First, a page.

ABSTRACT: Evidence supplied through age-regression studies of adults based on a combination of ideomotor techniques and hypnosis suggests that telepathy, clairvoyance and some form of hearing are perceptions available to the human fetus from the emotional moment its mother knows she is pregnant onward. Fetal interpretation of maternal communications may be mistaken as rejection. Telepathic commands between mother and immature young probably have survival value for lower mammals. The mechanism for silent warning and absolute obedience needs completion before birth. Search methods and ways of reframing negative imprints are presented.
Chamberlain, D.B. (1980). Reliability of birth memories. Evidence from mother and child pairs in hypnosis. Presented 1980 at American Society of Clinical Hypnosis Convention. Published (1986). Journal of the American Academy of Hypnoanalysis 1 (2), 88-98.
Chamberlain, D.B. (1988). Babies remember birth. Los Angeles, Jeremy Tarcher. (1990), New York, Ballantine Books.
Cheek, D.B. (1959). Unconscious perception of meaningful sounds during surgical anesthesia as revealed under hypnosis. American Journal of Clinical Hypnosis 1, 101-113.
Cheek, D.B. (1961). LeCron technique of prenatal sex determination for uncovering subconscious fear in obstetrical patients. International Journal of Clinical and Experimental Hypnosis 9, 249-258.
Cheek, D.B. (1962). Areas of research into psychosomatic aspects of surgical tragedies now open through use of hypnosis and ideomotor questioning. Western Journal of Surgery, Obstetrics and Gynecology 70, 137-142.
Cheek, D.B. (1963). Physiological impact of fear in dreams: Post-operative hemorrhage case report. American Journal of Clinical Hypnosis 5, 206-208.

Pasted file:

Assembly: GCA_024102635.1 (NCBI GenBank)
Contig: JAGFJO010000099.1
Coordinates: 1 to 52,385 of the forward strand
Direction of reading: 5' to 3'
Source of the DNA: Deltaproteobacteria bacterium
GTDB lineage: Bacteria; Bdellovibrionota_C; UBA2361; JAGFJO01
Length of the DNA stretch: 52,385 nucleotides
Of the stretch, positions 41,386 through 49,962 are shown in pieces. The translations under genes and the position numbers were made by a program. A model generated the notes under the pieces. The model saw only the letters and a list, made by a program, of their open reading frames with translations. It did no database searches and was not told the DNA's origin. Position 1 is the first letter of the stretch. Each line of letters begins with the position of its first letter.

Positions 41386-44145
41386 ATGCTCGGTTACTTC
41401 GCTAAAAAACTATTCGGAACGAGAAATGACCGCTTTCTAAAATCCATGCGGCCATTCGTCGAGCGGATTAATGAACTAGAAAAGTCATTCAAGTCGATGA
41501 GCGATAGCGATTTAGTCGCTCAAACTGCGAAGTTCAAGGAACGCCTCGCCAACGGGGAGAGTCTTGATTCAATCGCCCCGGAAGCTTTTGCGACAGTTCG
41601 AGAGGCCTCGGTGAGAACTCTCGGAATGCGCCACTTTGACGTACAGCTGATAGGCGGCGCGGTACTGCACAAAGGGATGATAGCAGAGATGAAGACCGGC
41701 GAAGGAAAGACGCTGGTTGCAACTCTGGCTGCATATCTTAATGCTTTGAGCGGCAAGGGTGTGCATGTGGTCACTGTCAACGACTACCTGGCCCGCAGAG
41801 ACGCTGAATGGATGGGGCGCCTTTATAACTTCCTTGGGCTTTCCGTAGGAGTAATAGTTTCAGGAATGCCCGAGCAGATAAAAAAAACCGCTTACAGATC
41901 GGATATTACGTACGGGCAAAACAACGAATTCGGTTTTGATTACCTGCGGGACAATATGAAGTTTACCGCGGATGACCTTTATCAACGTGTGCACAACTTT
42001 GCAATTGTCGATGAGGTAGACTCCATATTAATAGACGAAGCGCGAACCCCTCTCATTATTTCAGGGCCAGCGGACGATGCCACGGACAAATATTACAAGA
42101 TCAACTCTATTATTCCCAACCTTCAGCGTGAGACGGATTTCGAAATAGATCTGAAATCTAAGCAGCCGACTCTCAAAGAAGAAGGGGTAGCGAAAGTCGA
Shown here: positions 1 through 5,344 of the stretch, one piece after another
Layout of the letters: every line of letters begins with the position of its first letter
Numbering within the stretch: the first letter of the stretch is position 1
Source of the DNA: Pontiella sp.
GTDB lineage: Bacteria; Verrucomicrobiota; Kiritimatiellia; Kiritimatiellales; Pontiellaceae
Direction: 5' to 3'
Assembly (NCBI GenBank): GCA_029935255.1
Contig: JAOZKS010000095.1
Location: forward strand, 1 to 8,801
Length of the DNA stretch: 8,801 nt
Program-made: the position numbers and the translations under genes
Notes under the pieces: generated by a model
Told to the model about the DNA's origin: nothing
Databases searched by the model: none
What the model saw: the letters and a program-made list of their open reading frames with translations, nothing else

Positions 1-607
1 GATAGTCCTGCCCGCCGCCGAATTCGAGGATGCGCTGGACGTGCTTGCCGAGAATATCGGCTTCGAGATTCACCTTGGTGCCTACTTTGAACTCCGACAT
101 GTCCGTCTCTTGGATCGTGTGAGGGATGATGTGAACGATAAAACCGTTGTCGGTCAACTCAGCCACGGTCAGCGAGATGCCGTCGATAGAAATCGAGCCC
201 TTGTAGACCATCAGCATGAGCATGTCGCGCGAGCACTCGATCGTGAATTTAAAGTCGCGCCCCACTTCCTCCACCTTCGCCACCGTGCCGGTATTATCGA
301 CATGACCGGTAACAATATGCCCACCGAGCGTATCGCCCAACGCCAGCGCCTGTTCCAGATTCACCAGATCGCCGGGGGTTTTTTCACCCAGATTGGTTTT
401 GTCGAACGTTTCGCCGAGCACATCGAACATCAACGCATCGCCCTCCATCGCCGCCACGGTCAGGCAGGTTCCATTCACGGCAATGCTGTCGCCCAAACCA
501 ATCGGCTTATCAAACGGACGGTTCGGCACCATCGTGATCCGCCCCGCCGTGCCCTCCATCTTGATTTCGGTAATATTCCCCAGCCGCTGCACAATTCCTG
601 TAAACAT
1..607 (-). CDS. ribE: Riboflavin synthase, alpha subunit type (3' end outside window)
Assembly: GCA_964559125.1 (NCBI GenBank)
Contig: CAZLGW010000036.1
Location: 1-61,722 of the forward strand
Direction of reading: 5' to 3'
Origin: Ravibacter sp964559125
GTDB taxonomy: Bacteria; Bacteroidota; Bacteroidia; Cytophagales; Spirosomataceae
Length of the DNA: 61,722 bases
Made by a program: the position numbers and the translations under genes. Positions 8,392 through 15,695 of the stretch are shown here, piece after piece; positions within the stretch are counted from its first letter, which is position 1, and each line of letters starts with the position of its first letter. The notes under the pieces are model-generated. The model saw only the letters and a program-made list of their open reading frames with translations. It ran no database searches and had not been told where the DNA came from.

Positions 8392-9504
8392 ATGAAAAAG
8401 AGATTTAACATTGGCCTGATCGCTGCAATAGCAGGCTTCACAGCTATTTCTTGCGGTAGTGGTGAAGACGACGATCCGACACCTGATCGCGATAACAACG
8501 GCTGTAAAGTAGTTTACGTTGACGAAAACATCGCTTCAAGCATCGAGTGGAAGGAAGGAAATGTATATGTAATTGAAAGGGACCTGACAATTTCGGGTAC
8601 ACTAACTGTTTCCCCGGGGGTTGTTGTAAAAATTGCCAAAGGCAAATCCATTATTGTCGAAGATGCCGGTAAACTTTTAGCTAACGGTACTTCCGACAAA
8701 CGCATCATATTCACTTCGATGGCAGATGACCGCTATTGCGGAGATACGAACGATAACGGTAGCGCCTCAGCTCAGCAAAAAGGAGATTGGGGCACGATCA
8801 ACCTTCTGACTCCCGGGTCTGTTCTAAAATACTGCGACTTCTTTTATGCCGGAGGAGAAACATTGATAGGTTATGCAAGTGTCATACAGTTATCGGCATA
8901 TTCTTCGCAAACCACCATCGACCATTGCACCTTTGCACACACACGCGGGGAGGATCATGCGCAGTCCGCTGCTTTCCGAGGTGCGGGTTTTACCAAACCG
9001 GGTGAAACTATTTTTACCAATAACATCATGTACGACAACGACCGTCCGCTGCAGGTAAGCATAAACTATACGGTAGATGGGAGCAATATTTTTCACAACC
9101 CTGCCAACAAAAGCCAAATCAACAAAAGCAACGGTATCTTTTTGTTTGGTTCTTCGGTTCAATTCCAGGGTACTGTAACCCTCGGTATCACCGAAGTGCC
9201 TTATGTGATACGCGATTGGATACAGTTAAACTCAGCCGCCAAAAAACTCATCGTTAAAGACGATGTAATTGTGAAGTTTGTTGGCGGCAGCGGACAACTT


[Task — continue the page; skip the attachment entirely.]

Cheek, D.B. (1964). Further evidence of persistence of hearing under chemoanesthesia. Detailed case report. American Journal of Clinical Hypnosis 7, 55-59.
Cheek, D.B. (1965a). Emotional factors in persistent pain states. American Journal of Clinical Hypnosis 8, 100-110.
Cheek, D.B. (1965b). Some newer understandings of dreams in relation to threatened abortion and premature labor. Pacific Medicine and Surgery 73, 379-384.
Cheek, D.B. (1969). Significance of dreams in initiating premature labor. American Journal of Clinical Hypnosis 12, 5-15.
Cheek, D.B. (1974). Sequential head and shoulder movements appearing with age regression to birth. American Journal Clinical Hypnosis 16, 261-266.
Cheek, D.B. (1975). Maladjustment patterns apparently related to imprinting at birth. American Journal of Clinical Hypnosis 18, 75-82.
Cheek, D.B. (1976). Hypnotherapy for secondary frigidity after radical surgery for gynecological cancer: Two cases. American Journal of Clinical Hypnosis 19, 13-19.
Cheek, D.B. (1980). Ideomotor questioning revealing an apparently valid traumatic experience prior to birth. Australian Journal of Clinical & Experimental Hypnosis 8, 65-70.
Cheek, D.B. (1986). Prenatal and perinatal imprints: Apparent prenatal and consciousness as revealed by hypnosis. Pre- and Peri-Natal Psychology 1, No. 2 (winter), 97-110.
Cheek, D.B. (1989). An indirect method of discovering primary traumatic experiences: Two case examples. American Journal of Clinical Hypnosis 32, No. 1 38-47.
Cheek, D.B. & LeCron, L.M. (1968). Clinical hypnotherapy. New York, Grune & Stratton. (Currently: Norwich, MA, Allyn-Bacon Co.)
LeCron, L.M. (1961). Techniques of hypnotherapy. New York, Julian Press.
Pert, Candace. (1985). Neuropeptide receptors and emotions. Cybernetics 1 (4) 33-34.
Rossi, E.L. & Cheek, D.B. (1988). Mind-body therapy. New York, W.W. Norton.
David B. Cheek, M.D.
David B. Cheek, M.D. is now limiting his practice to the treatment of psychosomatic problems and teaching of hypnosis and ideomotor techniques in Santa Barbara, California. He is co-author with Leslie M. LeCron of "Clinical Hypnotherapy" and with Ernest Rossi of "Mind-Body Therapy." He is a Diplomate of the American Board of Obstetrics and Gynecology, and a Fellow of the American College of Surgeons; the American College of Obstetricians and Gynecologists; and the American Society of Clinical Hypnosis, of which he is a past president. Address correspondence to the author at 1140 Bel Air Drive, Santa Barbara, CA 93105.